Automatically Setting Breakpoints
In many cases, your knowledge of what a program is doing lets you make predictions as to where problems are occurring. The following CLI macro parses comments that you can include in a source file and, depending on the comment’s text, sets a breakpoint or an evalpoint.
(For detailed information on action points, see the section Breakpoints.
Following this macro is an excerpt from a program that uses it.
#make_actions: Parse a source file, and insert
# evaluation and breakpoints according to comments.
proc make_actions {{filename ""}} {
if {$filename == ""} {
puts "You need to specify a filename"
error "No filename"
# Open the program’s source file and initialize a
# few variables.
set fname [set filename]
set fsource [open $fname r]
set lineno 0
set incomment 0
# Look for "signals" that indicate the type of
# action point; they are buried in the comments.
while {[gets $fsource line] !=-1} {
incr lineno
set bpline $lineno
# Look for a one-line evalpoint. The
# format is ... /* EVAL: some_text */.
# The text after EVAL and before the "*/" in
# the comment is assigned to "code".
if [regexp "/\\* EVAL: *(.*)\\*/" $line all code] {
        dbreak $fname\#$bpline -e $code
# Look for a multiline evalpoint.
if [regexp "/\\* EVAL: *(.*)" $line all code] {
# Append lines to "code".
while {[gets $fsource interiorline] !=-1} {
incr lineno
# Tabs will confuse dbreak.
regsub-all \t $interiorline \
" " interiorline
# If "*/" is found, add the text to "code",
# then leave the loop. Otherwise, add the
# text, and continue looping.
if [regexp "(.*)\\*/" $interiorline \
all interiorcode]{
append code \n $interiorcode
} else {
append code \n $interiorline
dbreak $fname\#$bpline -e $code
# Look for a breakpoint.
if [regexp "/\\* STOP: .*" $line] {
dbreak $fname\#$bpline
# Look for a command to be executed by Tcl.
if [regexp "/\\* *CMD: *(.*)\\*/" $line all cmd] {
puts "CMD: [set cmd]"
eval $cmd
close $fsource
Like the previous macros, almost all of the statements are Tcl. The only purely CLI commands are the instances of the dbreak command that set evalpoints and breakpoints.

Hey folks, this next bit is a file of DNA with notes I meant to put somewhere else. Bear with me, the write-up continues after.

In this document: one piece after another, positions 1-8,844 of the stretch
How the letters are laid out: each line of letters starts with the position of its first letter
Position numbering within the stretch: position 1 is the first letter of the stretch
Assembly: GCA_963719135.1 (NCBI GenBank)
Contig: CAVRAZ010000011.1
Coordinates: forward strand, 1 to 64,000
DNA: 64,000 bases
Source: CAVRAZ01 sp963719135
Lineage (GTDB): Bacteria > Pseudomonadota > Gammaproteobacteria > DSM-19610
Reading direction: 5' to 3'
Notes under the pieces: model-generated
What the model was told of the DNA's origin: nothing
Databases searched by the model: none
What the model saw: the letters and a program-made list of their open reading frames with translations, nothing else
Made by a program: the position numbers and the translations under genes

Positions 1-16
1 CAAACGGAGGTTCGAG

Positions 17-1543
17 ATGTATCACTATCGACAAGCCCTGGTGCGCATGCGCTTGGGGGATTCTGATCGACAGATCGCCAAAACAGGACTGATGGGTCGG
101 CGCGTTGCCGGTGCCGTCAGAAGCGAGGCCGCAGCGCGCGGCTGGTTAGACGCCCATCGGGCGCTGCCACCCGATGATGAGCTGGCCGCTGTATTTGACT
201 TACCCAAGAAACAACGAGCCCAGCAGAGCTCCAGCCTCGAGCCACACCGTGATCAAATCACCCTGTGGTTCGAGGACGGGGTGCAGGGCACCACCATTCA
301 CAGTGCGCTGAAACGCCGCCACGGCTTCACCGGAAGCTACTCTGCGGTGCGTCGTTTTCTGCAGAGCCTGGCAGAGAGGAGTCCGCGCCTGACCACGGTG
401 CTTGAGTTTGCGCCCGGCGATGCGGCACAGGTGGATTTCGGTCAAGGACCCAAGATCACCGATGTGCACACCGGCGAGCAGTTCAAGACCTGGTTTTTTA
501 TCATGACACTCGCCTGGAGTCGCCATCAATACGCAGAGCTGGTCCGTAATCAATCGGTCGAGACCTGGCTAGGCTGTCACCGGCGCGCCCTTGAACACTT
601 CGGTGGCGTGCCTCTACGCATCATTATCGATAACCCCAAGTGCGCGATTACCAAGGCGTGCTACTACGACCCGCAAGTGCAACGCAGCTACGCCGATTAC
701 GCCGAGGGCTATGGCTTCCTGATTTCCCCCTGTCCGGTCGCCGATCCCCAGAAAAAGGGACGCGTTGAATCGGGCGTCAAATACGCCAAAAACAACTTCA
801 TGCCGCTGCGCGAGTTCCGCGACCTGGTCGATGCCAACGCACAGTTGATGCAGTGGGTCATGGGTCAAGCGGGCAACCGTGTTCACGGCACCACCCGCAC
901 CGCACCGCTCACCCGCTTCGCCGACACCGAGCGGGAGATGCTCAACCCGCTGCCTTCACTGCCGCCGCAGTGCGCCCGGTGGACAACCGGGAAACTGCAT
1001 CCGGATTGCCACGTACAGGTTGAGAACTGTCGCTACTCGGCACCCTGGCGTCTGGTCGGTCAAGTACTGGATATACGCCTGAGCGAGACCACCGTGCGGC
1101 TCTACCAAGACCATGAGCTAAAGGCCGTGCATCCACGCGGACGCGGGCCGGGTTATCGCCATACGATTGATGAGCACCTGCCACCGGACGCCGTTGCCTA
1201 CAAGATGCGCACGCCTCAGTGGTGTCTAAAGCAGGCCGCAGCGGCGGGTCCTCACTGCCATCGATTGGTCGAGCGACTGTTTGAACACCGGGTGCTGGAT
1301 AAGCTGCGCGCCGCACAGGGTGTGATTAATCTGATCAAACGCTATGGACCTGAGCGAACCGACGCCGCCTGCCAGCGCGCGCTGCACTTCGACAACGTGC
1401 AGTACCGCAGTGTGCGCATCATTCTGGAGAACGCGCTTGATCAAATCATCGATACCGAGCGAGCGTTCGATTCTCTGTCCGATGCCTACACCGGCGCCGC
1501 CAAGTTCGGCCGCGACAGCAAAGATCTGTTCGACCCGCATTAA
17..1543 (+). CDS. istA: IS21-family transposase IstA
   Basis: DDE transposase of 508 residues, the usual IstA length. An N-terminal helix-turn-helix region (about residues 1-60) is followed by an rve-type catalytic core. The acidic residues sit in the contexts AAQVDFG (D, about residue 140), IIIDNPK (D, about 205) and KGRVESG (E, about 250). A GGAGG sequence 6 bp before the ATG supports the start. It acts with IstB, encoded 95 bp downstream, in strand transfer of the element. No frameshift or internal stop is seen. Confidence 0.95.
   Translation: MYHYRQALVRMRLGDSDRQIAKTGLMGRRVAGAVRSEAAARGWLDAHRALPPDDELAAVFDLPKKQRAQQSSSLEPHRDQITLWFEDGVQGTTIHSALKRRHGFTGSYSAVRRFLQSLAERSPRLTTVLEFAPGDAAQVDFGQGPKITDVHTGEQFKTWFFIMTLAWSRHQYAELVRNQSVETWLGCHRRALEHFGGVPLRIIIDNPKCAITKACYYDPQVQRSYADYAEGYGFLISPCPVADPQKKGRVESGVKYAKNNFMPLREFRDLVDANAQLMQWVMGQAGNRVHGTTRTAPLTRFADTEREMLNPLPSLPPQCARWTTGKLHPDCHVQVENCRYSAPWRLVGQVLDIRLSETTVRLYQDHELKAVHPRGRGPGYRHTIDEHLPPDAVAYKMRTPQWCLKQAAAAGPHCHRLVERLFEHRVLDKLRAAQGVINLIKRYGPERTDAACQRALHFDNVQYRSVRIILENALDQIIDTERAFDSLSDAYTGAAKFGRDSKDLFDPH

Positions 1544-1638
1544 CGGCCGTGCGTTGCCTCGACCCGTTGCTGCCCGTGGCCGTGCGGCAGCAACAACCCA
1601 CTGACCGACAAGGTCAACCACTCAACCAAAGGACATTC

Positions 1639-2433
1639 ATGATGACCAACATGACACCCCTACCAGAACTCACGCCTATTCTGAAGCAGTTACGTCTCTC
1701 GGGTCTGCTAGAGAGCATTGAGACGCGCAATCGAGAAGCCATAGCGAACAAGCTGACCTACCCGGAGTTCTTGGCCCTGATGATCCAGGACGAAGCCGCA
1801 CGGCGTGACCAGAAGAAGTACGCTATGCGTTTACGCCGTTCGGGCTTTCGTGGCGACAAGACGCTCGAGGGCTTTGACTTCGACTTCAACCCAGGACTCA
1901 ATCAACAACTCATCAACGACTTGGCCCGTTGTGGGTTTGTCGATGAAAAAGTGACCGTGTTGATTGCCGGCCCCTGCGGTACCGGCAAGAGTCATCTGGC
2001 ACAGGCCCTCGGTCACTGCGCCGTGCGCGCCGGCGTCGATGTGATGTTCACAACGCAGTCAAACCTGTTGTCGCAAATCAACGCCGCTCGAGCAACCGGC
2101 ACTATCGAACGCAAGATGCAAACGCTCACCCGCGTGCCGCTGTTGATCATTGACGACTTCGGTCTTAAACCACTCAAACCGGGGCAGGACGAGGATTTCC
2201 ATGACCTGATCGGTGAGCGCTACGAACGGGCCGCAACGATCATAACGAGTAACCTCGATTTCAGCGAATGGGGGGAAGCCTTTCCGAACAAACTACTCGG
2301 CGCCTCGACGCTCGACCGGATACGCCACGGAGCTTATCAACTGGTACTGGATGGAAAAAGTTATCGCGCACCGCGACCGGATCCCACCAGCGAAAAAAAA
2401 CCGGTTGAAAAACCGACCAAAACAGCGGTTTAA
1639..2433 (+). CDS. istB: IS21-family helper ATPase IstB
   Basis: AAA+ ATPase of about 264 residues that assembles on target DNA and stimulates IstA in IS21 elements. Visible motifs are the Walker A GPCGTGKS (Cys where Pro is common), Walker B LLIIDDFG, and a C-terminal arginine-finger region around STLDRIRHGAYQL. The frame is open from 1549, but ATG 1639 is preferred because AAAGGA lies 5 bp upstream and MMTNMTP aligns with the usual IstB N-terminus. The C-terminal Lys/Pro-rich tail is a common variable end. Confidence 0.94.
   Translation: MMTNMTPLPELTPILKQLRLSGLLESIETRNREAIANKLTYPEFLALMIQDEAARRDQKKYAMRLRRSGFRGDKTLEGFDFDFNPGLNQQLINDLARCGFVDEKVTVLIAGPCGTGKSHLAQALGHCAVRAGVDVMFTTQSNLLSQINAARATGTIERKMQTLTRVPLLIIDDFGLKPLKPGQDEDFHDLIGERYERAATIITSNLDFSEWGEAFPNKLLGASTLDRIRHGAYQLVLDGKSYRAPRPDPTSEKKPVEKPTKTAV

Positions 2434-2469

The following excerpt from a larger program shows how to embed comments in a source file that is read by the make_actions macro:
struct struct_bit_fields_only {
unsigned f3 : 3;
unsigned f4 : 4;
unsigned f5 : 5;
unsigned f20 : 20;
unsigned f32 : 32;
} sbfo, *sbfop = &sbfo;
int main()
struct struct_bit_fields_only *lbfop = &sbfo;
int i;
int j;
sbfo.f3 = 3;
sbfo.f4 = 4;
sbfo.f5 = 5;
sbfo.f20 = 20;
sbfo.f32 = 32;
/* TEST: Check to see if we can access all the
values */
i=i; /* STOP: */
i=1; /* EVAL: if (sbfo.f3 != 3) $stop; */
i=2; /* EVAL: if (sbfo.f4 != 4) $stop; */
i=3; /* EVAL: if (sbfo.f5 != 5) $stop; */
return 0;
The make_actions macro reads a source file one line at a time. As it reads these lines, the regular expressions look for comments that begin with /* STOP,  /* EVAL, and /* CMD. After parsing the comment, it sets a breakpoint at a stop line, an evalpoint at an eval line, or executes a command at a cmd line.
Using evalpoints can be confusing because evalpoint syntax differs from that of Tcl. In this example, the $stop function is built into the CLI. Stated differently, you can end up with Tcl code that also contains C, C++, Fortran, and TotalView functions, variables, and statements. Fortunately, you only use this kind of mixture in a few places and you’ll know what you’re doing.